3 lot Us Bay
You
MONEY
Carole smo repairing hns mined
many valuable machines,
tiring your work to th
Liberty Machine Shops
Where expert mechanic! will
make repairs that wiU be perma
nent. Our nun have done expert repair
work of every kind for yoara
No matter what kind of a ma
chine or Instrument yon may
have we can remedy ita defects.
All we ask Is a trial.
Kightlinger & Vosgien
' Proprietors.
17 S. Liberty phone 600
ONE AFFIRMS OTHER DENIES
Portland, Or., Oct. 2. The
principal topic of discussion in
Portland today was the debate
lust night between Governor
West and R. A. Booth, republi-
ran candidate for the United
States senate.
The Old ffeilig theatre was
jammed to the doors and thous-
amis were unable to gain ad-
mittanco... '
Governor West attacked the
manner in which he declared
the Booth-Kelly Lumber com-
pany, of which firm Booth is a
member, acquired its timber
hohlings, and purported to- de-
tail the latter 'a alleged unfit-
ness to hold the office to which
he aspires.
Booth, in turn, denied the
governor's allegations, declared
that the prosperity of the Booth-
ixelly company was the fruits of I
honest endeavor, anil concluded ,
with a spirited defense of his
business integrity.
EIGHT SHIPS WILL
LOADWITH GRAIN
Portlnnd, Ore., Oct. 24. The char
tering of eight vessels in Portland with
in the last 24 hours to curry grnin and
flour, purchased by the wurring na
tions, tu Kurnpe wus announced hcru
today. These include the orwcginn
barks Boljjen, Pehr I'gland, Hit.ro and
the British ship Centurion, nnd four
steamers whose nnnies were net dis
closed. Dealers assert that every bushel n
grain in the Northwest could be sold
within 2 hours if the holders cared
to let go.
According to nil exporting interest,
orders lire nvnilahle here for twice the
amount of flour that the Pacific .North
west millers cnu produce in the next
few months.
DIED.
1IKDII1CK At a local hospital, Oct.
22, 11)14, Cora Iledrick, age 12 years.
Tim remains were sent from Cottage
I'lulcrtaking I'nrlors to Albany for
tcinient Friday evening,
SMITH At a local hospital, Oct, 2-'),
101 1, Davis Smith, age IS years.
The remainn, accompanied by her
sister, were sent by the Cottage I'll
deitaking Parlors to Ceiitialiii, Wash
ington, for interment this morning.
ADAMS At a local hospital, Thurs
day, October 22, 1014 Mrs. Annie
Ailains, aged .'10 years.
She is survived by a husband, I). A.
Adams, of Rainier, and the renin ins
will be held at the Lehman & Clough;
iiiidiu'lnking parlors until Sunday morn
ing when they will be shipped to
ocapponse orcgonv tor niton t.
Tomvord
The trial of 8. W. Prohibition If
a prosecution ngainat tho theory of
tho proposed etatowlde amendment
and Is not an attach against the sup
porters of the measure whose mo
tives aro, no doubt, above reproach.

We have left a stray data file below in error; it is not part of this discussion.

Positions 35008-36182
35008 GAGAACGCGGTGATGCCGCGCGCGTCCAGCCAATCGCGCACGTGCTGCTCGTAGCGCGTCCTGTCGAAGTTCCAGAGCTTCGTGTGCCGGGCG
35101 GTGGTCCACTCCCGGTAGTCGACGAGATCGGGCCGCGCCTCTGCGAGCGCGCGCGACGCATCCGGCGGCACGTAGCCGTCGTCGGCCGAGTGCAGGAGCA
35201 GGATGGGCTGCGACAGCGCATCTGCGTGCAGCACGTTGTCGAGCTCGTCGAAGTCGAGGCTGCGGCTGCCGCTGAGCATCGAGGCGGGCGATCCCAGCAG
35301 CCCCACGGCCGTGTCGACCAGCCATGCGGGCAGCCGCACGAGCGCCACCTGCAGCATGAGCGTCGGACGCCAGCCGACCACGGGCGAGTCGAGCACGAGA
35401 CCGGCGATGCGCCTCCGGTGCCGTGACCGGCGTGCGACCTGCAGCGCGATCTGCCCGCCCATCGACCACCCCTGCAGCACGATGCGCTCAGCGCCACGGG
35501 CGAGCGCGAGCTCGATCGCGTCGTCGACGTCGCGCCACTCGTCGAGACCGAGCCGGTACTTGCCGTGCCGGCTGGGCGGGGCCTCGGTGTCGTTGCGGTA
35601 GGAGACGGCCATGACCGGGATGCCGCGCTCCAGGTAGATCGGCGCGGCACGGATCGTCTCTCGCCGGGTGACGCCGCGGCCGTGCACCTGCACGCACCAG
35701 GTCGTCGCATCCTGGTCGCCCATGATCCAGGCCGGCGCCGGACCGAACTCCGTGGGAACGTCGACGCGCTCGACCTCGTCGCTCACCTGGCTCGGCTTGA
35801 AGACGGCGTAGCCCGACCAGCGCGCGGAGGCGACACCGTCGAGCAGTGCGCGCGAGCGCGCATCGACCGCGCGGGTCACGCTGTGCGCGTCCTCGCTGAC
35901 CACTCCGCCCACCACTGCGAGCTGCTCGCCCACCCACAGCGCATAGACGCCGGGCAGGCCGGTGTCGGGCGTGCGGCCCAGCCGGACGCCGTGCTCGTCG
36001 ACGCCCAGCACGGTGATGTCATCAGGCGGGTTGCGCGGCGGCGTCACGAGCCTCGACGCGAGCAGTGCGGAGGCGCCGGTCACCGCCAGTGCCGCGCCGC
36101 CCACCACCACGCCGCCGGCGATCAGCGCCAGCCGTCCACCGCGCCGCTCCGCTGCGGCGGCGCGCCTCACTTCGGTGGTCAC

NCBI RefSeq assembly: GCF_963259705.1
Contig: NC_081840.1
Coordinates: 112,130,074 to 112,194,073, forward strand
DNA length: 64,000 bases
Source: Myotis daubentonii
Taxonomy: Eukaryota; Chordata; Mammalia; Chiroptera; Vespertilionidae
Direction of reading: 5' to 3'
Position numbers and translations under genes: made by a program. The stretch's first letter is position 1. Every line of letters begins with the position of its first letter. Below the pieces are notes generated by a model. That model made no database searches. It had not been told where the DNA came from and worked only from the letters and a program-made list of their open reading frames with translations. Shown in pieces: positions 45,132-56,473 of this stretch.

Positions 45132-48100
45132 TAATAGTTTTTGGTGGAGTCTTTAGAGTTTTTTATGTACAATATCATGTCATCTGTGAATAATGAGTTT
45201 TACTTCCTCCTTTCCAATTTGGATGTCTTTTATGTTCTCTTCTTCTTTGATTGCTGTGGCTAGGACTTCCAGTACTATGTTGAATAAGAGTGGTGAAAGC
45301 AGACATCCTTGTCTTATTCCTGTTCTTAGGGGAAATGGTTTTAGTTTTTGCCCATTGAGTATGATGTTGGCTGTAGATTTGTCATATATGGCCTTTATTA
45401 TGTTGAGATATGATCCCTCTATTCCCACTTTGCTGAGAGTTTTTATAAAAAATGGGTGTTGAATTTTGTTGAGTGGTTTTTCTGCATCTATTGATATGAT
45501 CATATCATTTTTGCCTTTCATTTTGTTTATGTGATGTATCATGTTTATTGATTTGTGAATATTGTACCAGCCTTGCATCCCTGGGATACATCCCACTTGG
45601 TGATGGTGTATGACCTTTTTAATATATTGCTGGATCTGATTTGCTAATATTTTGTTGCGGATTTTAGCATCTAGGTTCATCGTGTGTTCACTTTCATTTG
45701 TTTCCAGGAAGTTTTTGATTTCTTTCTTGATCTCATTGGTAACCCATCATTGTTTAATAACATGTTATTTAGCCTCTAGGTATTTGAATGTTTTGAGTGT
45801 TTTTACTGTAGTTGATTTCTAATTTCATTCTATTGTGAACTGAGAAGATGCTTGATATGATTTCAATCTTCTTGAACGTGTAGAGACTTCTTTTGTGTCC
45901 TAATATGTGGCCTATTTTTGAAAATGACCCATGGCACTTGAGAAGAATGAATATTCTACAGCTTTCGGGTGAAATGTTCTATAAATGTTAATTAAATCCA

ARGl'MKNT.
S, W. Prohibition representing the
Theory of "Btnte Wldo Prohibition"
has boon proven guilty of the Fol
lowing chnrRcs:
Intemperance.
Obtaining Recognition Under False
rretenses.
llrlniiliiR Into tho State of Oregon
Paid ARltntora for tho Purpose of
inoculation her clllsent wilh tho
Germs of Hysteria.
Offering for acceptance In Oreuon
broken theories rojeclcd by H Hast
en! Stales where defendant was or
dered "out" alter yeara of bitter ex
perience. '
Attempting to Hob Independent
Communities of their Rights of Self
Government.
I Attempting to Kill the Hop Indus
try of Oregon.
Prohibition hna been shown to be
in Intemperate that there are those
So swayed by his "promises" as to
have refused to rend or even to con
cider, arguments nanlnst blm, The
quality of "Fair Play" so much loved
by the American People has been
driven from their minds. This man
has circulated "promises" and
"prophecies" seeking to make pen
plo believe his "theory" a "cure all"
for rrinie, poverty, drunkenness, In
sanity, nnd all other misfortunes
(uttered by the human race. In hie
extreme eagerness to gain the sup
port of 'the majority of voters (his
man has resorted to the utmost mis
representations, He romrs behind
the cloak of feigned sanctity. This
man has made ylrtlms of some of the
most respected rlttsens of the Stale,
lie has preyed tinmt credulity of well
meaning clergymen. In the course
HAS HIGH PRAISE FOR
PLAY AND MANAGER;
The following, taken from the Marsh
field Record's recent two-column ac
count of "Ariiona," as produced by
local talent under the direction of
Jnraes Mott, son of Dr. and Mrs. W. S.
Mott, of this city, who will stnge the
same play here:
The largest audience that ever turn
ed out to a home talent piny in Marsh
field greeted the local players at the
Masonic opera house last evening when
tho Loyal Order of Moose presented
Augustus Thomas' famous American
play, "Arizona," under the direction
of Mr. James W. Mott. They saw what
was undoubtedly the best theatrical
production of any kind, amnteur or pro
fessional, that has ever tieea ecen in
Marshfield.
A Really Good Shove.
It is easy to Bay of a local talent
performance that tho wojik nf the ama
teurs equalled that of professionals.
Such criticisms arc as usual us thev arc
genernlly ridiculous. But in this case
the statement is true. The performance
last evening was uniutei.r in name only.
The crack .Marshfield cast nencred the
great play in a manner that simply
astounded the big audience. Tho spec
tators could heardly realize that they
were personally acquainted with every
player, and they looked on in utter
amazement as the local uctors hurled
at them one big scene nrier another,
anj built up the terrific climaxes for
which "Arizona" is famous.
The Best Ever Here.
From tho viewpoint of a production,
nothing even remotely approaching
" Ari ona" hna ever been witnessed
here. .Mr. Mott is a wizard, not only
in training an amateur clnss so that it
is aide to give a performance that
would do credit to a first-class city
ft nek company, bit in staging1 u play
as it should be st: gcd. When the cur
tain rose on the first uct the audience
looked upon a real metropolitan stage
setting, and they got a new surprise
eii'di time the curtain went up. Nearly
10.000 worth of furniture ami proper
tics were used in last niglu -s play, and
down to the minutest details the stag
ing of " Arizona " was correct and com
plete. " Arizona " tins a hit an un
qualified, smashing hit and iinvone
who fails to see tho plnv when it is re